August 3, 2008


-REVIEW: of Aleksandr Solzhenitsyn: The Ascent from Ideology By Daniel J. Mahoney (Robert P. Kraynak, First Things)
Aleksandr Solzhenitsyn, the Russian writer and former Soviet dissident, is not yet dead, but he is in danger of fading into oblivion in the West and of being dismissed as a crank in his own country. This is a terrible shame. For Solzhenitsyn is one of the giants of the twentieth century-a heroic witness to truth who resisted Communist tyranny and exposed the horrors of Soviet forced-labor camps in The Gulag Archipelago. He is also a powerful novelist whose works of historical fiction-The First Circle, August 1914, Cancer Ward, One Day in the Life of Ivan Denisovich-depict the enduring struggles between good and evil in the human heart.

If these achievements are not enough to save Solzhenitsyn from premature death, then one can read Daniel Mahoney's inspiring new book Aleksandr Solzhenitsyn: The Ascent from Ideology to appreciate the philosophical and spiritual reasons for keeping him alive. The most important reason, Mahoney tells us, is Solzhenitsyn's understanding of "the permanent propensities of the modern mind"-namely, the fatal attraction to utopian ideologies and the totalitarian temptation to radically alter human nature. Solzhenitsyn not only dissects these propensities; he also provides a way out-an "ascent from ideology," in Mahoney's words, that aims at healing the human soul by recovering the God-given natural order of things as well as the spiritual basis of political freedom.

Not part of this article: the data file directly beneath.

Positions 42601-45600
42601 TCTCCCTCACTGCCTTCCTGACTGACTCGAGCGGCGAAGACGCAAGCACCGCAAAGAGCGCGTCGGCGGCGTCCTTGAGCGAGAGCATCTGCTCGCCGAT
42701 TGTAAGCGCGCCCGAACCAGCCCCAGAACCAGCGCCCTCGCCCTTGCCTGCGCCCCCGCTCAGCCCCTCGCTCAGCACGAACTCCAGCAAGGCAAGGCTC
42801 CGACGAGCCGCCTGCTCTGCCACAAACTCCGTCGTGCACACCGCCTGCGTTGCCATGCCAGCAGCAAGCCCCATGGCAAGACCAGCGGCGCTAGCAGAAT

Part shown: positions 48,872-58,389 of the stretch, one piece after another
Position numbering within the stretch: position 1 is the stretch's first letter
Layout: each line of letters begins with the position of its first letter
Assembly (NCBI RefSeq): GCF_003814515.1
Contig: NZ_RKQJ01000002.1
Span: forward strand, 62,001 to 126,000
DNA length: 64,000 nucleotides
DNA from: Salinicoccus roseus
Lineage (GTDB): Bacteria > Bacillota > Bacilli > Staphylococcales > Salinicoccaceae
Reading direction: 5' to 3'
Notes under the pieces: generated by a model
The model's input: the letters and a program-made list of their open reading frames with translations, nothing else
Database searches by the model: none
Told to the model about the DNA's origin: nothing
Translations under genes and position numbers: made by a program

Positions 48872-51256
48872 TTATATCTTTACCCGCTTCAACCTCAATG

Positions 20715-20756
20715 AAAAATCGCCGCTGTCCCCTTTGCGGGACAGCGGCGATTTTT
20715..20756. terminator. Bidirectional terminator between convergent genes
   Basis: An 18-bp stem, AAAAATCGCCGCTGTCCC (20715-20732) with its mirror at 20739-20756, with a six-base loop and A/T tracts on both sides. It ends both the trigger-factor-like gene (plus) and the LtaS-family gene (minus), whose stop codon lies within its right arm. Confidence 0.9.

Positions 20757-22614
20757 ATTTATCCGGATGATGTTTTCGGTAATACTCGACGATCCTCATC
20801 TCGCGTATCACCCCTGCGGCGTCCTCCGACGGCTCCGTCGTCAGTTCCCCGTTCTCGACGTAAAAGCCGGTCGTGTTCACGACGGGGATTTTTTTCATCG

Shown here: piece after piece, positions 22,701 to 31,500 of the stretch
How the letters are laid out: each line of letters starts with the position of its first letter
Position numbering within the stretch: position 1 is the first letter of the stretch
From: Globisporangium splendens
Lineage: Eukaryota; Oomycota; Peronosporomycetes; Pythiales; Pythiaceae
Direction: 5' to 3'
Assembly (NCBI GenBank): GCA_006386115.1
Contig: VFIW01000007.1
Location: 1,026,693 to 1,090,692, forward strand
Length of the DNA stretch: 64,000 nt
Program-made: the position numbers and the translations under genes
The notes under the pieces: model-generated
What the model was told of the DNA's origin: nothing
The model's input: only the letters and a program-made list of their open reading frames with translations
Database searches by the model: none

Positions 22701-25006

In presenting a reasoned defense of Solzhenitsyn, Mahoney joins a distinguished group of scholars, including Edward Ericson and Alexis Klimoff, whose mission is to rehabilitate Solzhenitsyn in Western eyes. Their task is formidable, because most Westerners have accepted the demonized caricature of Solzhenitsyn as a Russian "ayatollah," a Tsarist reactionary, a nationalistic extremist, and, to boot, an anti-Semite.

These scholars must also contend with the bias of modern intellectuals against any attempt to portray Solzhenitsyn as a spokesman for responsible political freedom. As Mahoney points out, "Contemporary intellectuals and journalists will not tolerate any serious challenge to the enlightenment or progressivist assumptions underlying modern liberty." What he means is that Western intellectuals are intolerant because they are hardly aware of decent alternatives to the secular theories of freedom and rights flowing from the Enlightenment. Hence, it is almost inconceivable to them that Solzhenitsyn could hold traditional beliefs about God, Orthodox Christianity, the mystical basis of the Russian nation, and the soul's eternal destiny while also being a spokesman for responsible political freedom (meaning constitutional limits on power, moderate nationalism, private property, and local self-government). And yet this is the real Solzhenitsyn, according to Mahoney, not the demon of Western journalism. [...]